Sunday, 27 May 2012

The man who would not be king.




The Chateau de Cande, which has its own unique fairytale look, will not be on most Loire Valley visitor's 'must see' list but I think that, for British and American visitors especially, it should be! I say this because whereas the wonderful Chateaux de Loire will forever be linked with the French Royals and their colourful history, here we have an important link to to the history of the British Royal family and a scenario that was to change its course forever. For one thing Colin Firth would never have won his Oscar ('The king's speech') but more importantly Britain would have missed the influence of its 'Queen Mother' and 'Elizabeth II'. The event which was to change the country's history was that of the marriage of Edward, Prince of Wales to the American divorcee Wallis Simpson on June 3rd 1937.Wallis Simpson came here to escape the harassment of the press who were making life very uncomfortable for her where she was staying with friends in Cannes.Her friends were also friends of Fern Bedaux the wife of the owner Chateau de Cande . Her husband a rich American industrialist had bought the chateau 10 years earlier. Fern gave over her apartments here so as Wallis could get some peace.



As soon as you walk through the front portal you are met with the grandeur one would expect of any grand chateau of the Loire Valley but this is different in that it was neither built by, or used by, royalty. 'The man who would not be king' Edward , Prince of Wales would be the closest it would get. 



The main reception room of the chateau is referred to as the 'Red Sitting Room' reflecting the red silk fabric adorning its walls.It has a ceiling more reminiscent of a Tudor castle than a French chateau.

The dining room is quite dark due to its dark panelled and leather lined walls It was in this room the Windsors' buffet would have been laid out. Certainly large enough to cope with the sixteen people sent by the English court as representatives.



It has a rather splendid fire place and ceiling.



The library of the chateau is delightful and it is here that the mayor of nearby Monts performed the civil part of the wedding to conform to the laws of the country. The religious ceremony was performed in the 'music room' of the chateau.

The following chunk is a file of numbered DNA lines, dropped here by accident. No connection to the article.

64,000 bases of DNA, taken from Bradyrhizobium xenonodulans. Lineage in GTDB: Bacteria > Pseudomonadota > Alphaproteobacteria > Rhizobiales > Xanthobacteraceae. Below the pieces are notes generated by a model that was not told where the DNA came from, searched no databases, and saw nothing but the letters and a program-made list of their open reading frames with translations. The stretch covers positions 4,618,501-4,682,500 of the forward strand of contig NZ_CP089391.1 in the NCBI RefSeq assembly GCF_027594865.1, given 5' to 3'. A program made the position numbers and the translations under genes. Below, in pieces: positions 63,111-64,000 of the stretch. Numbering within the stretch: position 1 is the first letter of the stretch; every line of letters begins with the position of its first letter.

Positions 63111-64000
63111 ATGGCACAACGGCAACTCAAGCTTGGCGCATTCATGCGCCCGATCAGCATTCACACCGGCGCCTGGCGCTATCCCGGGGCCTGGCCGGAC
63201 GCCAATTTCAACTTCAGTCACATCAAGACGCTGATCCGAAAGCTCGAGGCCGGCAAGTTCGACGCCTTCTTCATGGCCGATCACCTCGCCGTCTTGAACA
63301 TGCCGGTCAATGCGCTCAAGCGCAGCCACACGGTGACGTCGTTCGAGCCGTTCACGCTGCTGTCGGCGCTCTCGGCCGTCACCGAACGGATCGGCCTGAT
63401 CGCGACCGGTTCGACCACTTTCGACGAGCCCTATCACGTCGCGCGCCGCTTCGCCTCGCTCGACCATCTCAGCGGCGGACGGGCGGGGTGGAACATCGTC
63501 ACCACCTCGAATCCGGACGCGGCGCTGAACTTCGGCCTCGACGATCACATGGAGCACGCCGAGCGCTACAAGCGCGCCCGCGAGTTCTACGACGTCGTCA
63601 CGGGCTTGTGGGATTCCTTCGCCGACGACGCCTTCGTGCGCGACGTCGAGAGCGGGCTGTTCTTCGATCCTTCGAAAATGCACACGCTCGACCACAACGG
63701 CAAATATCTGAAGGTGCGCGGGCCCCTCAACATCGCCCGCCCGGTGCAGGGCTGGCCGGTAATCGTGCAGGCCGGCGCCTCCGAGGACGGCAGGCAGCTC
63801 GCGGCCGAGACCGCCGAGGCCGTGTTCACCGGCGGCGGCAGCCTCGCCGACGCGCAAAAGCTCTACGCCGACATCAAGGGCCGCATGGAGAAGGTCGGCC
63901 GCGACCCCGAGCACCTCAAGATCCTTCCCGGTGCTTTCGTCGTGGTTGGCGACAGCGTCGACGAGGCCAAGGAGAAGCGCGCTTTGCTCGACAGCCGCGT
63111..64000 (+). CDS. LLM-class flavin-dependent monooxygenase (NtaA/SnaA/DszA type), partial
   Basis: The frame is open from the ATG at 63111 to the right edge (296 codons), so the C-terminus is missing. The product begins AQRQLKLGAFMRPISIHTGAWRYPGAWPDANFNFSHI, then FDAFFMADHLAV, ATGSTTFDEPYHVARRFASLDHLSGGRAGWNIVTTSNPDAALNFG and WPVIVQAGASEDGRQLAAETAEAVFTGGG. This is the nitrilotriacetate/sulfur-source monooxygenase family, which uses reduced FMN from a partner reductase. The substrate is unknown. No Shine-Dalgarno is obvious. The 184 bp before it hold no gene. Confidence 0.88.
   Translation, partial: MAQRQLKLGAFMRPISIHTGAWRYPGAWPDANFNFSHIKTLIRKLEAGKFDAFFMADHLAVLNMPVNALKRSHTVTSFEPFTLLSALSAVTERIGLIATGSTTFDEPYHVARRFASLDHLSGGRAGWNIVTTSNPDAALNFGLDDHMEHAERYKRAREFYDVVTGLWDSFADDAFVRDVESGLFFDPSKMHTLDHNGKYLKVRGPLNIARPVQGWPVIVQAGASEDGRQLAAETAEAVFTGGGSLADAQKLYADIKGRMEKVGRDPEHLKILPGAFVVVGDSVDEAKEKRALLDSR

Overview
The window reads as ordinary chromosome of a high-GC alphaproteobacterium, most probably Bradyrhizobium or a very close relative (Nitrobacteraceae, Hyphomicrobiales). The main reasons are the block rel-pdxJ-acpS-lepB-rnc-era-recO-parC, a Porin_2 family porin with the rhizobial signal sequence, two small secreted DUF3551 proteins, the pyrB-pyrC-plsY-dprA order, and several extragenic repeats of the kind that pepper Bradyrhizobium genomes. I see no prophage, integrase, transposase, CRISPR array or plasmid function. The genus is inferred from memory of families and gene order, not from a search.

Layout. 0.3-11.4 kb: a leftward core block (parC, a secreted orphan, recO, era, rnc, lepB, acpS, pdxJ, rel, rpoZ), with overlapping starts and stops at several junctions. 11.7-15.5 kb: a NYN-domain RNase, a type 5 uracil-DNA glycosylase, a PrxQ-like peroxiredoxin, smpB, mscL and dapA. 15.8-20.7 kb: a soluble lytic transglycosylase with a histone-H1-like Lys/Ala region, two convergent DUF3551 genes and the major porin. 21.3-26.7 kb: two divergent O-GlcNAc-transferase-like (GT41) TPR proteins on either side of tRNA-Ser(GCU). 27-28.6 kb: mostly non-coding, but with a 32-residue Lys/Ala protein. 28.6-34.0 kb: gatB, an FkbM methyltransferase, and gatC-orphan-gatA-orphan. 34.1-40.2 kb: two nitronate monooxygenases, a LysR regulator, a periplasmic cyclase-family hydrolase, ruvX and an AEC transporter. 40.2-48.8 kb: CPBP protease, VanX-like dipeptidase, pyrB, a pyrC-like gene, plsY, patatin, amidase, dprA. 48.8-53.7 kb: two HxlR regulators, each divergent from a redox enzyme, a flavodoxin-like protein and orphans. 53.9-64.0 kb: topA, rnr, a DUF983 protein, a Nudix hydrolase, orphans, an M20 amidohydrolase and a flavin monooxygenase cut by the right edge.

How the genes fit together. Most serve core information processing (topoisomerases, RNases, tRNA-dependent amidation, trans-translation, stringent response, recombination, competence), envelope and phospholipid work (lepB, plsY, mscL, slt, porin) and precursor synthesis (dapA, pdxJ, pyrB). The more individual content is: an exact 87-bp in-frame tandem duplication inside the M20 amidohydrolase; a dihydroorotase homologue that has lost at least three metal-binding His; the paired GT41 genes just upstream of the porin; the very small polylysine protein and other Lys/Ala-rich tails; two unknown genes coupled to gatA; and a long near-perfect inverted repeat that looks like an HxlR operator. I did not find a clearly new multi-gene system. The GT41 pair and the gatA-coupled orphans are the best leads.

On one of the panels to the right of the fireplace is engraved with the words 'Ed was here' - only joking it is in fact the signatures of  Edward & Wallis.



At the opposite end of the room there is an American made 'Skinner' organ one of only twenty left in the world and one of only three in working order. Interestingly the organ, with its 1,878 pipes, was classified as Monument Historique by the French government in 1993.




The bedrooms are as you'd expect but the bathrooms on show (two of the eight) are a surprise...

.beautifully tiled with coloured glass mosaics.
                                                      







Off one of the bedrooms there is a charming spiral staircase leading to a roof terrace which is unfortunately out of bounds- would have loved to have seen that.


The dressing room has a display of outfits from major designers of the time plus there's a small selection from  Wallis' wardrobe. Her panther jewels from Cartier are on display, her painted luggage,elegant handbags, and some of the gowns made for her. 



It is interesting to see she had a little crown designed into her bags - perhaps in anticipation (wrongly) of becoming 'royal'


  Last but not least we have the 'Music room' where the couple were married in a religious ceremony.






A copy of the dress Wallis wore is on display beside a copy of the Cecile Beaton photograph marking the occasion - in which Wallis looks decidedly unhappy.

To visit the chateau is to step back in time and sample a little piece of its history.

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